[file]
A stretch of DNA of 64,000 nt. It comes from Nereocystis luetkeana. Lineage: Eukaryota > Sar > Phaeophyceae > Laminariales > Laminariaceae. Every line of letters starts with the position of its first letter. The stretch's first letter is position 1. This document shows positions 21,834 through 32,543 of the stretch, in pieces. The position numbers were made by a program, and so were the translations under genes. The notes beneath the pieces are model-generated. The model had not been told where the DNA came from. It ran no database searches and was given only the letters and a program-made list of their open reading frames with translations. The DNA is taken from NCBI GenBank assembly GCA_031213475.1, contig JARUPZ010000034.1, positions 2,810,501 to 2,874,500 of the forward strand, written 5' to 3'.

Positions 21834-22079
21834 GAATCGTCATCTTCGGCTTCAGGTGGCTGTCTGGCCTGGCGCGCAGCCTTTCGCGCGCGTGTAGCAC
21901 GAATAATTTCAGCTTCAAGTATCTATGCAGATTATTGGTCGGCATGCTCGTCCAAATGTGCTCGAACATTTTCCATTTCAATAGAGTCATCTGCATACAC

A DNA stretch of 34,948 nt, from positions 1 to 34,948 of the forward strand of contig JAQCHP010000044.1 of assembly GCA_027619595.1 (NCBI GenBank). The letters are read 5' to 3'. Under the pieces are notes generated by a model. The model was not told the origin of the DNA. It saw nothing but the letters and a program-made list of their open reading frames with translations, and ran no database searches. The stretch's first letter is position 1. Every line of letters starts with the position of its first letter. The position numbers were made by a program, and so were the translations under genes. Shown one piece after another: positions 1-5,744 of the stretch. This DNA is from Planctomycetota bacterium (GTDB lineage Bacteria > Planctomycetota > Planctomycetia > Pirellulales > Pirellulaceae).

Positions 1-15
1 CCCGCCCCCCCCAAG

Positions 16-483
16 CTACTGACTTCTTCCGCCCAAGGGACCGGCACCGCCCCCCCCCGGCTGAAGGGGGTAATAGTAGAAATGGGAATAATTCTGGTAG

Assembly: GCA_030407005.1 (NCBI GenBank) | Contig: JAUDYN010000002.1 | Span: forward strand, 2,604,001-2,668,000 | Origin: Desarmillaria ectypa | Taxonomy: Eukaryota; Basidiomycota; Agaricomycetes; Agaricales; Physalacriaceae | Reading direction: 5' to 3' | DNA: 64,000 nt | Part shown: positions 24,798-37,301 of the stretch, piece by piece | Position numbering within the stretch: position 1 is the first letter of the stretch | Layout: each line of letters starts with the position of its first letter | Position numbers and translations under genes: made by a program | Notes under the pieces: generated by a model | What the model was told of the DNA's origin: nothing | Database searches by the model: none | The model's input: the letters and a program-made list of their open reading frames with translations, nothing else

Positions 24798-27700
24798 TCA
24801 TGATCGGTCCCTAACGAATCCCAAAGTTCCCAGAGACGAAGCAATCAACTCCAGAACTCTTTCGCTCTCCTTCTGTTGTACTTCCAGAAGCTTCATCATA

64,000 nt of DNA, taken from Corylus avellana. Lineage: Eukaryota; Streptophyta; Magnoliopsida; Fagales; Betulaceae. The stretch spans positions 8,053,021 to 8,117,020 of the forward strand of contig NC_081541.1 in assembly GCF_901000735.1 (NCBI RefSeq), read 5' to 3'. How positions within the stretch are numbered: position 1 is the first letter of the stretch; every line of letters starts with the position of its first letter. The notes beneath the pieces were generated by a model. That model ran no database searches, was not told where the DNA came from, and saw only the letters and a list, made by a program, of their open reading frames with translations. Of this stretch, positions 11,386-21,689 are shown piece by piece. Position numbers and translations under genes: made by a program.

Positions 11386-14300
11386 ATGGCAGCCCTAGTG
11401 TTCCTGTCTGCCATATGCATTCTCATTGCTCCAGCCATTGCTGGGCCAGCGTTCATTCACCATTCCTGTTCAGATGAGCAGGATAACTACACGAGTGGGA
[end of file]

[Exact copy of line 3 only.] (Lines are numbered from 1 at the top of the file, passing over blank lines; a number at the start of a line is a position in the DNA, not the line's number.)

21834 GAATCGTCATCTTCGGCTTCAGGTGGCTGTCTGGCCTGGCGCGCAGCCTTTCGCGCGCGTGTAGCAC